Realism and Idealism

C. W. E. Bigsby

All My Sons is ostensibly a play about morality. Joe Keller, a wartime manufacturer of aircraft engines, had been charged with supplying defective equipment which led to the deaths of twenty-one pilots. At the trial, however, he had denied responsibility, allowing his timid partner to take the blame. Having been exonerated, he has successfully reestablished his business and though his neighbours still believe him to be guilty they have apparently accepted him back into their social life. But relief at his acquittal is tempered by grief at the loss of his son, himself a pilot, reported missing, presumed dead.

At the time of the play, some three years later, that son’s fiancée, Ann (daughter of Joe Keller’s business partner), arrives to become engaged to the dead boy’s brother, Chris Keller. This provokes a crisis for his mother, since she has refused to accept the fact of her son’s death and has seen Ann’s failure to marry as evidence of her similar faith in his survival. The planned marriage, therefore, involves laying the ghost of the dead son. But, more significantly, acceptance of her son’s death also forces her to acknowledge a connection between that event and what she knows to be her husband’s guilt. The situation is compounded when Ann’s brother George arrives to confront Joe with that guilt. And though he fails to wring a confession from Joe the imminent marriage does. For Chris’s mother plays her final card in order to prevent the marriage which will signal the end of her hope.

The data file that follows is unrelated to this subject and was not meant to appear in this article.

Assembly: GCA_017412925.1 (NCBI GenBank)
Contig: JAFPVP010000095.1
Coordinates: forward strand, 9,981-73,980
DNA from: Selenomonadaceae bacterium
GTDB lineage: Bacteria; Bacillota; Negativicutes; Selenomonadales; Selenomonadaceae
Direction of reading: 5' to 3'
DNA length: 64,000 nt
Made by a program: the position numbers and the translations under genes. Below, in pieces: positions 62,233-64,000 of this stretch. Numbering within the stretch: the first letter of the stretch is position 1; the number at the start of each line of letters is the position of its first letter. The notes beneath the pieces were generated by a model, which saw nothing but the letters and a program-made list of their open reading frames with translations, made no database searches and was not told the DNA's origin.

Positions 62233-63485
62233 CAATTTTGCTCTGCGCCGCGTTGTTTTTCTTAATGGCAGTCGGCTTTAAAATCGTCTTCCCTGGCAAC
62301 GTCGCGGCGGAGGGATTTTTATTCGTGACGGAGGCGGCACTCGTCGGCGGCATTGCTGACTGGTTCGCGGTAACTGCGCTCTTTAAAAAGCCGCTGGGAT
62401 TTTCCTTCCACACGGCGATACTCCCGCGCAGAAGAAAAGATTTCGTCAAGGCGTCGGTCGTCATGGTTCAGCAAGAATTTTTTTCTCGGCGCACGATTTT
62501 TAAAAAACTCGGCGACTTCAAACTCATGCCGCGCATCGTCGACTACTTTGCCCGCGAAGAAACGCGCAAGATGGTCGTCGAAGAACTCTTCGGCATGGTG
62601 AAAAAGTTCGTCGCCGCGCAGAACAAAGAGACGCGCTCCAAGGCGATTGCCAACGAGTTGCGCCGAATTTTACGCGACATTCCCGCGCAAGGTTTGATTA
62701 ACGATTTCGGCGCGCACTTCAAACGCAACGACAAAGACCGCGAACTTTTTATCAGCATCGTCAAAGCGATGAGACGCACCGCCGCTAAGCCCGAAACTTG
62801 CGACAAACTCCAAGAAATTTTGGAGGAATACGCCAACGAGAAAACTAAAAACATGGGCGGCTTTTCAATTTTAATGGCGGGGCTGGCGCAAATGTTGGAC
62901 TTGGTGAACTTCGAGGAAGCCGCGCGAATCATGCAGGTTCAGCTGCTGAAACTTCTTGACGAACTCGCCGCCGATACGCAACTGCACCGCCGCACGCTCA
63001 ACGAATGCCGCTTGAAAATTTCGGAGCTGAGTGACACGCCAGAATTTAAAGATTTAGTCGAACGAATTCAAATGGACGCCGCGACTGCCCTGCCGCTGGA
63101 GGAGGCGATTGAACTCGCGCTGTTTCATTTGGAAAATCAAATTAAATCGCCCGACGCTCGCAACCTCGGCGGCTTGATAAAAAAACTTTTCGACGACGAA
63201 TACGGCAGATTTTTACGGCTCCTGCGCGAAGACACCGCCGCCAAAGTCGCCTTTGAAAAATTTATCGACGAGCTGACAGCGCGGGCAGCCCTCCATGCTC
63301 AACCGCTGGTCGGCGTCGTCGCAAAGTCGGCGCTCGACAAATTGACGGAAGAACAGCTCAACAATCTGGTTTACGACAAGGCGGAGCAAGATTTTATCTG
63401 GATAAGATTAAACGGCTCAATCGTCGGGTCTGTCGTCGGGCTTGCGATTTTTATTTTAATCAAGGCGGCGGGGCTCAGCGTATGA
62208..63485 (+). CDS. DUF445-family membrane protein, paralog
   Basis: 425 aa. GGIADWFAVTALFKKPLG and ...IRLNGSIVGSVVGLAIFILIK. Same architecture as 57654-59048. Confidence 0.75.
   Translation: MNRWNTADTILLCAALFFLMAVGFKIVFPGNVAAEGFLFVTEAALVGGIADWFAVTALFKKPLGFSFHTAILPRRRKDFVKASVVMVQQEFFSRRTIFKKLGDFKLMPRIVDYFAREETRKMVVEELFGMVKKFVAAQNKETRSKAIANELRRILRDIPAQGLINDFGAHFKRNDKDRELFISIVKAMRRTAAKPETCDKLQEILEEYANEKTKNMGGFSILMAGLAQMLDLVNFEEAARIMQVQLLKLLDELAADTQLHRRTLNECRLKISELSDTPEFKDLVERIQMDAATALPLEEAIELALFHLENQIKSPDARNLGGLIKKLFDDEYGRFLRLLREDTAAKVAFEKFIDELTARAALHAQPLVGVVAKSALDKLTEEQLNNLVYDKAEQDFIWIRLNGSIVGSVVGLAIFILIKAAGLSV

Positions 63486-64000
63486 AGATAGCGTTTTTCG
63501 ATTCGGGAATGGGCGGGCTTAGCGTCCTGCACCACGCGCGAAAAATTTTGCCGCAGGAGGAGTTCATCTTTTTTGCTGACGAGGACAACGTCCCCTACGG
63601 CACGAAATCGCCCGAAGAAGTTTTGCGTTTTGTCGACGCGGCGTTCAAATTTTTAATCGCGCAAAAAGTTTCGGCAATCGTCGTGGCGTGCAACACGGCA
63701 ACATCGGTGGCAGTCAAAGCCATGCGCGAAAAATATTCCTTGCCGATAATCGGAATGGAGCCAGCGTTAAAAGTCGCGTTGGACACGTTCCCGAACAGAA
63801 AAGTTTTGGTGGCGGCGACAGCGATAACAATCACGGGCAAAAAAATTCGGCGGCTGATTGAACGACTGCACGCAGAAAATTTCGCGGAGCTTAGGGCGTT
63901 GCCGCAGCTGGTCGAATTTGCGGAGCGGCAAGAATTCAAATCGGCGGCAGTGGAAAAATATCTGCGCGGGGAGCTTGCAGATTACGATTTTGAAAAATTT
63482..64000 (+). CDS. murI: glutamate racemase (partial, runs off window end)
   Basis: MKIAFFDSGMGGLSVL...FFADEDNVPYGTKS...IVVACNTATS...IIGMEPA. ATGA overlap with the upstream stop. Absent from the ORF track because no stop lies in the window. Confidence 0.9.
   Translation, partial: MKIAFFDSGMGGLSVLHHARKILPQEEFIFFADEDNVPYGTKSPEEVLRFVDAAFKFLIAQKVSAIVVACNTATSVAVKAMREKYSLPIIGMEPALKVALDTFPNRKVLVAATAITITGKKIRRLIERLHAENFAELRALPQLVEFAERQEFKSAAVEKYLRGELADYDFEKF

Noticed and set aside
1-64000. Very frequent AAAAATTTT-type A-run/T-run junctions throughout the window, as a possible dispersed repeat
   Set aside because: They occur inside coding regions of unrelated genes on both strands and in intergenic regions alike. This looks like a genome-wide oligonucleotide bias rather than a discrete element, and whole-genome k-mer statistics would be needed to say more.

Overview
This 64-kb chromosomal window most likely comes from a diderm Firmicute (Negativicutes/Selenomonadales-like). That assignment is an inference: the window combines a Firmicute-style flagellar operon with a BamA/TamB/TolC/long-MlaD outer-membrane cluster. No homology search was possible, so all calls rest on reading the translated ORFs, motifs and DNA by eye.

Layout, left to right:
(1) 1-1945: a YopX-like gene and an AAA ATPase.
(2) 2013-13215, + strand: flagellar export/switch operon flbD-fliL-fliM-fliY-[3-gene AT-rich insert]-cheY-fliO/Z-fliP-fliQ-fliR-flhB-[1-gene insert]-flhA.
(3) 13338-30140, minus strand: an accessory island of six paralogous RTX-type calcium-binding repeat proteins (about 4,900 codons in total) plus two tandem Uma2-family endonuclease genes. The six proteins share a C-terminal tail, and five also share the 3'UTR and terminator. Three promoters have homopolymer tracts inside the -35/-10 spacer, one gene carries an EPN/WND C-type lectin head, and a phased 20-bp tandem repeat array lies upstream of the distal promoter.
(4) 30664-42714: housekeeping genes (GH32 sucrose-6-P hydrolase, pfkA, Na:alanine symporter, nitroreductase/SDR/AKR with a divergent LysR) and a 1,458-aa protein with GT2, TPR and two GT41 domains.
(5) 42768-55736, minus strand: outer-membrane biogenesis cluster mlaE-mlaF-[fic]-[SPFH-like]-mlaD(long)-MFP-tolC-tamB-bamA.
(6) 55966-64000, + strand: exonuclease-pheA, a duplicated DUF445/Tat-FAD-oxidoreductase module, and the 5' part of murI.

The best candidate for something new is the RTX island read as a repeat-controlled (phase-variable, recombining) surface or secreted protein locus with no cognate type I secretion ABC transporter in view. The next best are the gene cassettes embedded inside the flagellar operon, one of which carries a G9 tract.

-107-

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Arthur Miller's All My Sons
Table of contents

Table of contents

  • Title Page i
  • Modern Critical Interpretations iv
  • Contents v
  • Introduction 1
  • The Question of Relatedness 5
  • Thesis and Drama 15
  • Joe Keller and His Sons 19
  • The Living and the Dead in All My Sons 27
  • Miller, Ibsen, and Organic Drama 33
  • The Failure of Social Vision 47
  • All My Sons and the Larger Context 63
  • "The Action and Its Significance- Miller’s Struggle with Dramatic Form 77
  • Two Early Plays 91
  • All My Sons 101
  • Realism and Idealism 107
  • The Dramatic Strategy of All My Sons 113
  • Bad Faith and All My Sons 123
  • Chronology 135
  • Contributors 137
  • Bibliography 139
  • Acknowledgments 141
  • Index 143
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